By Chris King •
Published: 02 Nov 2023 • 0:56
Image of a green parrot in a cage.
Credit: vuttichai chaiya/Shutterstock.com
Six people in the Costa del Sol town of Fuengirola face a total prison sentence of 34 years if found guilty of the illegal trafficking of protected species.
According to the prosecutor’s accusatory document, to which EFE has had access, they are alleged members of a gang that specialised in acquiring specimens of fauna of both protected and non-protected species. These creatures were subsequently sold either in Spain or Morocco.
Among the accused are two veterinarians and the owner of a pet store in the Malaga town of Fuengirola. The defendants had been engaged in the alleged illegal trafficking of protected species since 2017, under the direction of the pet shop owner.
This defendant was not registered as a breeder but supposedly acquired these animals and sold them directly to people residing in Spain.
He also allegedly arranged their shipment to Morocco, through from the border of Melilla, but without the essential export and import permit.
According to the police investigations, the animals were sometimes temporarily housed in the store. Invoices and other documents were subsequently prepared to provide apparent legal coverage for illegal trafficking. On some occasions they even carried out transportation tasks to Melilla for illegal export.
The prosecutor maintained that the veterinarians collaborated in the illegal trafficking of protected species ‘voluntarily and consciously’.
They accused them of systematically preparing health cards for the animals in which the owner was not identified. This was done: ‘with the sole purpose of serving as documentary support to give the appearance of legality to the operation’, they insisted.
One of the veterinarians supposedly acquired up to 210 such documents, none of which were registered in the database of the Government of Andalucia. Only 31 were found in his clinic, so the whereabouts of the other cards remain unknown.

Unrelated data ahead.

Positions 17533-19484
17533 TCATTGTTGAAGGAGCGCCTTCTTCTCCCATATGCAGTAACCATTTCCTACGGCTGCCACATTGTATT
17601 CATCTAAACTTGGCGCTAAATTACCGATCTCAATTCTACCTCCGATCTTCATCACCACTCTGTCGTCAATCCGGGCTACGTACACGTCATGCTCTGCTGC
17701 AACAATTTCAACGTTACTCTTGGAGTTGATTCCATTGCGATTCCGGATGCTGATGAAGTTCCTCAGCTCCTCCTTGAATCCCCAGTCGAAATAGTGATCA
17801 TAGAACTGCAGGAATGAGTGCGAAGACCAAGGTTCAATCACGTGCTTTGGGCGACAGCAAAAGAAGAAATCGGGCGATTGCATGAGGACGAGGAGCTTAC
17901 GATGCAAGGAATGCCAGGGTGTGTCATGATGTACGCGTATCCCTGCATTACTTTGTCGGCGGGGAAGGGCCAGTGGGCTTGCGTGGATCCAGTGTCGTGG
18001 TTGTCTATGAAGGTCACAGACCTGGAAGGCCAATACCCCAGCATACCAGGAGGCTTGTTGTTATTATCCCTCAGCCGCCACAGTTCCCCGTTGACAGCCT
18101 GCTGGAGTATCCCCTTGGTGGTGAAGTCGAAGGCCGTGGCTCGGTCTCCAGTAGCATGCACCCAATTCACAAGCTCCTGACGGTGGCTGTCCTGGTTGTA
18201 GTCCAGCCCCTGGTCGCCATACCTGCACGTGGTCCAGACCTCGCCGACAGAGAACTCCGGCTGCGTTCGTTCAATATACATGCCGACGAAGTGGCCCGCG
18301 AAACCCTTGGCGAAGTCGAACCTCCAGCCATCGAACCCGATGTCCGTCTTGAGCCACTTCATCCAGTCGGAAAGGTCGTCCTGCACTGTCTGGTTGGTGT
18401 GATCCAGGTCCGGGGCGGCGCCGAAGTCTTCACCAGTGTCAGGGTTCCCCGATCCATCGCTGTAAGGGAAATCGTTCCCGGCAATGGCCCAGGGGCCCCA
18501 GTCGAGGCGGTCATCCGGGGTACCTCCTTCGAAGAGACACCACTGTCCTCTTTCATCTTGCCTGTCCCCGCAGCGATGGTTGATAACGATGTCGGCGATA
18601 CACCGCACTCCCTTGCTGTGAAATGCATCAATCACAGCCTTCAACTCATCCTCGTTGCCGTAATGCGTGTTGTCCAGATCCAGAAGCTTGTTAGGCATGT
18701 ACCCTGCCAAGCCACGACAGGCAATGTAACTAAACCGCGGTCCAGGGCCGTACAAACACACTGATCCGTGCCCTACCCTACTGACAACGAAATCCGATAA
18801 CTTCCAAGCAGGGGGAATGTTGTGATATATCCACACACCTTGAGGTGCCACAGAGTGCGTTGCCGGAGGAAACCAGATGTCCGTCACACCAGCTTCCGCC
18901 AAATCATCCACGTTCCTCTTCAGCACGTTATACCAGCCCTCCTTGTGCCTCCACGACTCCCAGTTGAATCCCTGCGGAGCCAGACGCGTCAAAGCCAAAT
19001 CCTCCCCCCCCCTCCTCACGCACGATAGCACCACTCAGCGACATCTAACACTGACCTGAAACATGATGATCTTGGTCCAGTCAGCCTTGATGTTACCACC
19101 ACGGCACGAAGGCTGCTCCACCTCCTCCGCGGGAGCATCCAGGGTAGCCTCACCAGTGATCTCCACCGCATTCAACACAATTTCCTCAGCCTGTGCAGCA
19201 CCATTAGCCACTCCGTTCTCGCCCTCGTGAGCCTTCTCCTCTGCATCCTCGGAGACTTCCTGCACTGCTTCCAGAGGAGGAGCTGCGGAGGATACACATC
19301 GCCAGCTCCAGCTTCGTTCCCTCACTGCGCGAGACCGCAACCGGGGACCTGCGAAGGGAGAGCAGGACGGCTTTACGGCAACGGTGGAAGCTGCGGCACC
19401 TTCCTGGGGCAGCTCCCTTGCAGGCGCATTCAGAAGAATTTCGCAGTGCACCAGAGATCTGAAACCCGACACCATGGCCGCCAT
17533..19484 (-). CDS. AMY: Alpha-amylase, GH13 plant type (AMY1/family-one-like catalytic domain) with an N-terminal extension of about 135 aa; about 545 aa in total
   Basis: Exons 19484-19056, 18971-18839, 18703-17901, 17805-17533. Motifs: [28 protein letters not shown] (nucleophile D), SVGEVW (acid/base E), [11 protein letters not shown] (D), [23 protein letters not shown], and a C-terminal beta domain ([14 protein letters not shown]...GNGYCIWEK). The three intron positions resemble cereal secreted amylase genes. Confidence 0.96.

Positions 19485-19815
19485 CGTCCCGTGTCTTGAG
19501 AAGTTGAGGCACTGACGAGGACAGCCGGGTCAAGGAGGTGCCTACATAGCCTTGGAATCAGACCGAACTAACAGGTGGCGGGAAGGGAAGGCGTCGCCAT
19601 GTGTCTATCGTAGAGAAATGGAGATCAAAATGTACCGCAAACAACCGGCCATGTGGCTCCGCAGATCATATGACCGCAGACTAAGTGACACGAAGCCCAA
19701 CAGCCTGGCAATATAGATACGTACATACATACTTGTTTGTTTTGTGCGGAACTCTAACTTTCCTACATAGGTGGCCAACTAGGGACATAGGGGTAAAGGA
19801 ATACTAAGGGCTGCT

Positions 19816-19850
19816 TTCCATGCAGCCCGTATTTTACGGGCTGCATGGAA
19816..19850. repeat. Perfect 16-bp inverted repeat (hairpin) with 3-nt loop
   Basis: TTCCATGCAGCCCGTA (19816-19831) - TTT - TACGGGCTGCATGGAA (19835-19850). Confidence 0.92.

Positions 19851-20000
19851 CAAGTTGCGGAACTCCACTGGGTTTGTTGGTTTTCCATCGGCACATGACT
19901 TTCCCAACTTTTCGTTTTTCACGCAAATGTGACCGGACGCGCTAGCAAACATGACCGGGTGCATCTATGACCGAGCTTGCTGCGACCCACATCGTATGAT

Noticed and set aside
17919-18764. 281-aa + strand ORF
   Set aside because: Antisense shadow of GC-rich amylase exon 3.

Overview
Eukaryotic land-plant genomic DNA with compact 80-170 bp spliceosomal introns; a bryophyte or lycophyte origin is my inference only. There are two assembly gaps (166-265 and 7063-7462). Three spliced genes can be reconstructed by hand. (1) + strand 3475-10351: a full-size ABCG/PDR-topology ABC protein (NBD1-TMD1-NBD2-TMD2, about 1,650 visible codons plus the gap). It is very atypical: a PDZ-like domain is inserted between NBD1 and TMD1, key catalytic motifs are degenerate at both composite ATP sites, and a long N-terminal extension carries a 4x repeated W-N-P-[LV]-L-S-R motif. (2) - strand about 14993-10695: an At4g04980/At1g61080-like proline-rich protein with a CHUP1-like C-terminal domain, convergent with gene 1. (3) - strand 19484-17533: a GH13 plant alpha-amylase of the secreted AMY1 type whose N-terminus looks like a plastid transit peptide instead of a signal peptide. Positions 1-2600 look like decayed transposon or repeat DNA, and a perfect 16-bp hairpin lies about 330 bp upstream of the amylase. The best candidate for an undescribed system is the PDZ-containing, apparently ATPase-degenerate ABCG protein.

It was also stated that one of the veterinarians acquired a total of 542 pet passports, of which 319 have been registered and the destination of the rest was unknown.
In the work of documentary support for illegal trafficking, this veterinarian supposedly issued certificates for which he was not competent. These included a document for captive breeding that covered the illegal sale of a specimen of fennec.
The other veterinarian allegedly collaborated actively with another of the defendants. He was accused using the pet store for the illegal trafficking of protected species, through the sale of animals without documentation.
Some specimens were acquired in other countries of the European Union. In one of the illegal operations -which was thwarted by Seprona – they were about to board the ferry to Melilla.
As a result, two red-tailed parrots, a military macaw and another red were seized, along with an eclectus parrot, an Egyptian cat, a meerkat, and five species of Madagascar geckos.
Numerous animals were also seized in other searches that were carried out. These included birds, mammals, and turtles, as well as net traps, European passports for animals, health records and cards and microchips, among other items, as reported by malagahoy.es.
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Originally from Wales, Chris spent years on the Costa del Sol before moving to the Algarve where he is a web reporter for The Euro Weekly News covering international and Spanish national news.
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